Sponsorships Get Performance-Based Makeover

  • by , Op-Ed Contributor, October 1, 2018

For an industry that lives and dies on performance, live sports are late to the game when it comes to metrics that reflect the performance of brands’ sponsorships.

Players know their compensation is based on their performance. Sports franchises know their teams’ performance influences in-person attendance and TV viewership. And brands know that with increased player and team performance comes increased sponsorship costs. But how can brands tell if all of this good performance is translating into value for them?

Brands have traditionally made sponsorship decisions based on where their logos will get the most on-camera visibility. They consider factors like a team’s popularity, its high-profile players, in-person attendance and live TV viewership.

This no longer fully reflects how TV events are consumed. Viewers still watch sports during live broadcasts and in-stadium, but just as many watch on their own time through social media and other digital channels.



Sponsors’ expectations have also evolved. They’ve become accustomed to digital metrics that don’t just track views and impressions (awareness), but also track the actions taken as a result of awareness (attribution).

This is the long way of saying that sponsorship metrics need a performance makeover.

To provide value and relevance to brands, they must accomplish three things: 1) Allow brands to make buying decisions and incentivize based directly on the properties’ performance. 2) Take into consideration both in-game and out-of-game exposure across digital, offline and traditional TV channels. And 3) understand what actions viewers took as a result of exposure to sponsorships.

1. Whose performance should be incentivized?

Anheuser-Busch InBev recently took matters into its own hands by introducing its own incentive-based sponsorship model. The beverage company is now working with team and league partners to reimagine its payment model. Instead of a flat sponsorship fee, it has begun paying a base compensation plus incentives for good performance by the team—and, by association, the sponsorship itself.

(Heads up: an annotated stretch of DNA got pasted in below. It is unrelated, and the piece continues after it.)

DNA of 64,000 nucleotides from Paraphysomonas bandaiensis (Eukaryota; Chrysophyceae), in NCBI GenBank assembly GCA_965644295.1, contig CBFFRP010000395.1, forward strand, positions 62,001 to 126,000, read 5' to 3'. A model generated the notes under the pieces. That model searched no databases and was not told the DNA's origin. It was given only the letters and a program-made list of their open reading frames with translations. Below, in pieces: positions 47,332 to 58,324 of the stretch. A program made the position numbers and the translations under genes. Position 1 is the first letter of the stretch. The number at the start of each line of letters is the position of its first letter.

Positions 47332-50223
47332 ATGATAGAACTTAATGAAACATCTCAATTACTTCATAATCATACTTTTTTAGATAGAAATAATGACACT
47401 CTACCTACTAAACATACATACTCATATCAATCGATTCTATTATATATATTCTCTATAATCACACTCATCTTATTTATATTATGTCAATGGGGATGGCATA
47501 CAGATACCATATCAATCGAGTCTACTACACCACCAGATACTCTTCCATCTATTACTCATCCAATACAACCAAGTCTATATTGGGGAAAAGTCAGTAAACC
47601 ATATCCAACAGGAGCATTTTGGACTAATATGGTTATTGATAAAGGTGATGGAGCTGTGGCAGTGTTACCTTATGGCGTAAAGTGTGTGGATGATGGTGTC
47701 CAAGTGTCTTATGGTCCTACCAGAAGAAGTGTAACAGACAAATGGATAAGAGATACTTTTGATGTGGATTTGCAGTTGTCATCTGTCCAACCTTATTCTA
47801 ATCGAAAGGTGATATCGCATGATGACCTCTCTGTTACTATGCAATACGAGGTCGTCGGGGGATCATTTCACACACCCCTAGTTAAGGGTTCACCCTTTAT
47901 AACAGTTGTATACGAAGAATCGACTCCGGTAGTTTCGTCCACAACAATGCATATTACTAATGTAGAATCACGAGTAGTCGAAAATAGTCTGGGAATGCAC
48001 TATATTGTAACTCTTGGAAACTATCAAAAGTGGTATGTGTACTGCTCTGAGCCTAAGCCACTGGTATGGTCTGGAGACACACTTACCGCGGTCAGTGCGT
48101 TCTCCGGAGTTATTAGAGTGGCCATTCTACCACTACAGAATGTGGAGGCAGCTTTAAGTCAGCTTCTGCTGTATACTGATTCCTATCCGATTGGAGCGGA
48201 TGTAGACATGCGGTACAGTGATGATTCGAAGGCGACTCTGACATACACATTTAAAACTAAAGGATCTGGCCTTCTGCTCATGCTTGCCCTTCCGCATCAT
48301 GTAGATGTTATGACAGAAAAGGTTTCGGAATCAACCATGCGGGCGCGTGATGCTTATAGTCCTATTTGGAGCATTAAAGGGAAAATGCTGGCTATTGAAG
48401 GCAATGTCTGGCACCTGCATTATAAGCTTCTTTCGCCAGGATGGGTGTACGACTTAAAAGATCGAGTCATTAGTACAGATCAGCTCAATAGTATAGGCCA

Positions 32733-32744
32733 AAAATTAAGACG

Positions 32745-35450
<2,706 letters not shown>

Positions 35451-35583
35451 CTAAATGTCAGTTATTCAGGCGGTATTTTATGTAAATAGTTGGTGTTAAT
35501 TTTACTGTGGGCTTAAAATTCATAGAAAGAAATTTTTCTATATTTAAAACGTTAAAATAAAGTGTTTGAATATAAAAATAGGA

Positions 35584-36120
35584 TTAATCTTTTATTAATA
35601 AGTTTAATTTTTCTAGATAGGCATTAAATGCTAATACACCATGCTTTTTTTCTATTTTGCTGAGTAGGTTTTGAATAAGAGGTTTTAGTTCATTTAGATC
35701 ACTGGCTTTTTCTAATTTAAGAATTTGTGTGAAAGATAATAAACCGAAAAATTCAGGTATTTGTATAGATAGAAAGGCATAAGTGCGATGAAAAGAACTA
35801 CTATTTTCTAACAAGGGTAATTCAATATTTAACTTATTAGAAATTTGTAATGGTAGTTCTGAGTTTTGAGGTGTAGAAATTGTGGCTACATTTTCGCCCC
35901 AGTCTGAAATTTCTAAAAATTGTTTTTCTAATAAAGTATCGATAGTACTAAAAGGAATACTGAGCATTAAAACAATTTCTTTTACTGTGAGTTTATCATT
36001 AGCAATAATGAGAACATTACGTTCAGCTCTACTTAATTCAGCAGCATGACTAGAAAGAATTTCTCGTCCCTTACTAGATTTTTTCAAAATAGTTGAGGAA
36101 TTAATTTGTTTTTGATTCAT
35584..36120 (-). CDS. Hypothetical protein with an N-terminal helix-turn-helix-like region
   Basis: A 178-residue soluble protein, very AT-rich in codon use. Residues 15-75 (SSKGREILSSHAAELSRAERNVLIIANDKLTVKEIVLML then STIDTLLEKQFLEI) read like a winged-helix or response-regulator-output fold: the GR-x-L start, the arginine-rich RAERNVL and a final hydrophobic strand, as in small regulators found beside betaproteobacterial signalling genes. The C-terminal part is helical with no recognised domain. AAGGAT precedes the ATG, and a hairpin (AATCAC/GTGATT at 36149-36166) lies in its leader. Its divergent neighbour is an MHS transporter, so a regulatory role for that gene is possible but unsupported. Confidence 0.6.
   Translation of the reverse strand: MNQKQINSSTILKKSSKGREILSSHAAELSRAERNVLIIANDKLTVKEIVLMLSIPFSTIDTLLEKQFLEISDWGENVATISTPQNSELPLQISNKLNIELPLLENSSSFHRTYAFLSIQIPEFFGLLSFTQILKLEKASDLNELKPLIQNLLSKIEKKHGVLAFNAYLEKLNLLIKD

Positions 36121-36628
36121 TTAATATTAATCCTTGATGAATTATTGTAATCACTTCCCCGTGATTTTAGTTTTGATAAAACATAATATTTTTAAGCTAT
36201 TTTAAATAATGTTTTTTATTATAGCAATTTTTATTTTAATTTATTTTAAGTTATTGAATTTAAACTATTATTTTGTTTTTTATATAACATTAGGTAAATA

For instance, making the playoffs or attracting increased attendance could trigger increased sponsor dollars for a team.

This model gets closer to rewarding direct impact on the brand but is still rewarding awareness rather than direct brand KPIs. That’s because it’s based, at least partially, on traditional thinking: good performance by teams and players leads to more exposure.

A more direct approach would be to implement a measurement model that rewards the performance of the sponsorship itself by tracking and correlating key factors related to a viewer’s screen: a logo’s persistency (length of time on screen), and its size and position on screen, across all in-game and out-of-game appearances.

2. How do you measure the full scope of sponsorship performance?

Sponsorship measurement currently focuses on in-stadium activation while only beginning to scratch the surface of TV and social audience measurement.

Today’s sports fans leverage multiple devices across multiple channels and platforms (sometimes simultaneously) while spectating at home. This dynamic viewing environment requires a holistic measurement model to best understand how TV, digital and social relate and influence one another.

Finally, out-of-game sponsorship appearances are rarely, if ever, included in performance metrics. Given the number of replays, rebroadcasts, highlight reels and post-game shows around any major league sport, brands are missing half the story.

3. What will success look like?

For athletes, success is pretty black and white. For advertisers, it’s always been about awareness, but only because awareness leads to action, which TV advertisers haven’t traditionally been able to measure.

As TV continues retroactively adopting and applying digital-like metrics, however, brands are getting closer than ever to attributing TV exposure to specific viewer actions, such as sales or direct engagement.

The ideal scenario is for advertisers to be able to start, not end, with the question, “How many times did my target audience see my logo?” The natural follow-up questions they should be able to ask are: “What did viewers do next: visit a nearby store? Go to our website? Follow us on social? Buy something?”

Understanding TV viewers at this level of granularity is far more difficult than understanding their digital counterparts, but TV data providers have already made it a reality  —  one that should only keep getting better.

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